Duke Campus Farm Manager Emily Sloss and intern Katie Jones shuck corn before heading to market.

Emily McGinty was in high school when the ideas of Michael Pollan and other food-movement leaders began to spread, and she caught the bug. At Duke University, she says, “I was able to put a lot of these bigger questions about food in context,” connecting them to what she was learning in classes about economics and policy. She also had a chance to indulge her “honest interest in just getting my hands in the dirt” by managing a community garden on campus and working for the school’s new commercial farm.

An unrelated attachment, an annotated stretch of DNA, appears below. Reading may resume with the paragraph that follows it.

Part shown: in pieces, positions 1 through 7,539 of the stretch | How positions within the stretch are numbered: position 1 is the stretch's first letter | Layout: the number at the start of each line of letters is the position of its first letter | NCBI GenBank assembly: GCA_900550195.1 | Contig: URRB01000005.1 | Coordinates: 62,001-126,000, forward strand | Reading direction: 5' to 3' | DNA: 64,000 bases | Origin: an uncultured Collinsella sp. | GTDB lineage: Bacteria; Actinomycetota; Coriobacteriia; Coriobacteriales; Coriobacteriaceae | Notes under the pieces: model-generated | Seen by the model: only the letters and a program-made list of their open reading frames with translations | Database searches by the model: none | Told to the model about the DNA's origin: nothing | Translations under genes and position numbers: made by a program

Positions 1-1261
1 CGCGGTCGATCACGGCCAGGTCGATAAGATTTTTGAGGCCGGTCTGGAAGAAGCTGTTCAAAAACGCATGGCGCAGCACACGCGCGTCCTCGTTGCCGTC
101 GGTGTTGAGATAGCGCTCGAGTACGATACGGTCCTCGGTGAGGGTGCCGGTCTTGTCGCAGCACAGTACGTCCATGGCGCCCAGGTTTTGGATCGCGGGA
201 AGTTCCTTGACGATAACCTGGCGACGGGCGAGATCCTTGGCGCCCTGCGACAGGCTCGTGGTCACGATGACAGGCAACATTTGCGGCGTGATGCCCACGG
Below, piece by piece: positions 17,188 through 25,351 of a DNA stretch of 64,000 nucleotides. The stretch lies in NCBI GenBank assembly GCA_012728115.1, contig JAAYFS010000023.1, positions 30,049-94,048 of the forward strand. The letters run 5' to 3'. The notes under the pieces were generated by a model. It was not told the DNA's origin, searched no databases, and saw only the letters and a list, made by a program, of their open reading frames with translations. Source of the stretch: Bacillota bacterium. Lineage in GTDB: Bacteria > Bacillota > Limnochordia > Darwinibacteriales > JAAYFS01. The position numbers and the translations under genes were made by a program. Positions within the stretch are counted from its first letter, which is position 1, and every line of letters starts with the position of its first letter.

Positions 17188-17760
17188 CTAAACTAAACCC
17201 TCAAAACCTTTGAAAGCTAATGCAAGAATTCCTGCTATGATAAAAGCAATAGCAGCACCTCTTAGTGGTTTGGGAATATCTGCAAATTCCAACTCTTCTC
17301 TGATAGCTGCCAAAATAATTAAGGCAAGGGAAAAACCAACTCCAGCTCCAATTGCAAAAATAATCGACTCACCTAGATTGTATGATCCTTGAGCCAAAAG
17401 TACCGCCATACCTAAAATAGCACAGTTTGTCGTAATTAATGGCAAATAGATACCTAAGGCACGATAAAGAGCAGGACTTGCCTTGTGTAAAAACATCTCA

Now a senior, McGinty has seen interest in food and farming issues slowly gather steam on campus over the last few years. At an elite university like Duke, where the most popular majors include biology, economics, and political science, “there aren’t clearly carved-out academic paths for students interested in studying anything food-related,” she says. “I’ve been lucky enough to watch that change bit by bit.”